The Turonian - Coniacian boundary in the United States Western Interior

Ireneusz Walaszczyk, William A. Cobban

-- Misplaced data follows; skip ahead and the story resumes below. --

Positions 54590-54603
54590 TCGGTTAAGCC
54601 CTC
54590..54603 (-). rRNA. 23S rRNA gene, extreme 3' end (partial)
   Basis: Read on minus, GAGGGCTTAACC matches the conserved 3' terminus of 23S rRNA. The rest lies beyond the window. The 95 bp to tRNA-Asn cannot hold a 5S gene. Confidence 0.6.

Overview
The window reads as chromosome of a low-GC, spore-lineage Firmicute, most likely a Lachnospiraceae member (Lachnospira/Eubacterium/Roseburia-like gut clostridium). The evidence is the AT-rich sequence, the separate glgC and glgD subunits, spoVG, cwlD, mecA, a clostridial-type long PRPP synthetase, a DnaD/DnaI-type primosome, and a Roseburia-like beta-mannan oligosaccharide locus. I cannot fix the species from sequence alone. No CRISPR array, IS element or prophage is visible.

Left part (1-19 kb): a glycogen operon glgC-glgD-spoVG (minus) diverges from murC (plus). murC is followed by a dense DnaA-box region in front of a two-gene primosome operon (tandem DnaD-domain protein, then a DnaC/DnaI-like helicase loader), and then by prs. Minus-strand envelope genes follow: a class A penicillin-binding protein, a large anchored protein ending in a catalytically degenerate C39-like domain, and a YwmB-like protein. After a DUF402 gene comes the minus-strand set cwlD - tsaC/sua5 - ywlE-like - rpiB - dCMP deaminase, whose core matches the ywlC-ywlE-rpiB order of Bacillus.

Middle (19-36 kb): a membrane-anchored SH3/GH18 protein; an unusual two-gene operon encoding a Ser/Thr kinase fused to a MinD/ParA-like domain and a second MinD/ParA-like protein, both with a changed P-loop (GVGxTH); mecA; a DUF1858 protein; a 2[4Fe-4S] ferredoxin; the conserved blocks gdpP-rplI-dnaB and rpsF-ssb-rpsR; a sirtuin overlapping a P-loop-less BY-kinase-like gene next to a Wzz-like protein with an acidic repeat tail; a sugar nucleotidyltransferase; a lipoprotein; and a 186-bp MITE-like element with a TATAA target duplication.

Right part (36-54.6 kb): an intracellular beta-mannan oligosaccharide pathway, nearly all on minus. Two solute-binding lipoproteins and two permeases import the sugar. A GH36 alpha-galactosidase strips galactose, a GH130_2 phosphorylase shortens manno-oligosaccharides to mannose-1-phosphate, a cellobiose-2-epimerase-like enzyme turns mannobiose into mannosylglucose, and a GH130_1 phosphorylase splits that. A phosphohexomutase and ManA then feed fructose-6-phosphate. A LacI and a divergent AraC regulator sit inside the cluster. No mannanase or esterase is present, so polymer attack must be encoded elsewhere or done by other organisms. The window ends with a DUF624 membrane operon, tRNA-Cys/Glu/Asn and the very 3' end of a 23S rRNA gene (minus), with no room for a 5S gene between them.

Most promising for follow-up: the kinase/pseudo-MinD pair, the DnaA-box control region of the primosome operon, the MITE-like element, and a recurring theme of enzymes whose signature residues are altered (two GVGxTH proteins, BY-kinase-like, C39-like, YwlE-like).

The Turonian/Coniacian boundary succession in the United States Western Interior is characterized by the same inoceramid faunas as recognized in Europe, allowing the application of the same zonal scheme in both regions; Mytiloides scupini and Cremnoceramus waltersdorfensis waltersdorfensis zones in the topmost Turonian and Cremnoceramus deformis erectus Zone in the lowermost Coniacian. The correlation with Europe is enhanced, moreover, by a set of boundary events recognized originally in Europe and well represented in the Western Interior: Didymotis I Event and waltersdorfensis Event in the topmost Turonian, and erectus I, II and ?III events in the Lower Coniacian. First "Coniacian" ammonite, Forresteria peruana, appears in the indisputable Turonian, in the zone of M. scupini, and the reference to Forresteria in the boundary definition should be rejected. None of the North American sections, proposed during the Brussels Symposium as the potential boundary stratotypes, i.e. Wagon Mound and Pueblo sections, appears better than the voted section of the Salzgitter-Salder. The Pueblo section is relatively complete but markedly condensed in comparison with the German one, but it may be used as a very convenient reference section for the Turonian/Coniacian boundary in the Western Interior. The Wagon Mound section was mis-interpreted in respect of its biostratigraphical position and is entirely of Late Turonian age.

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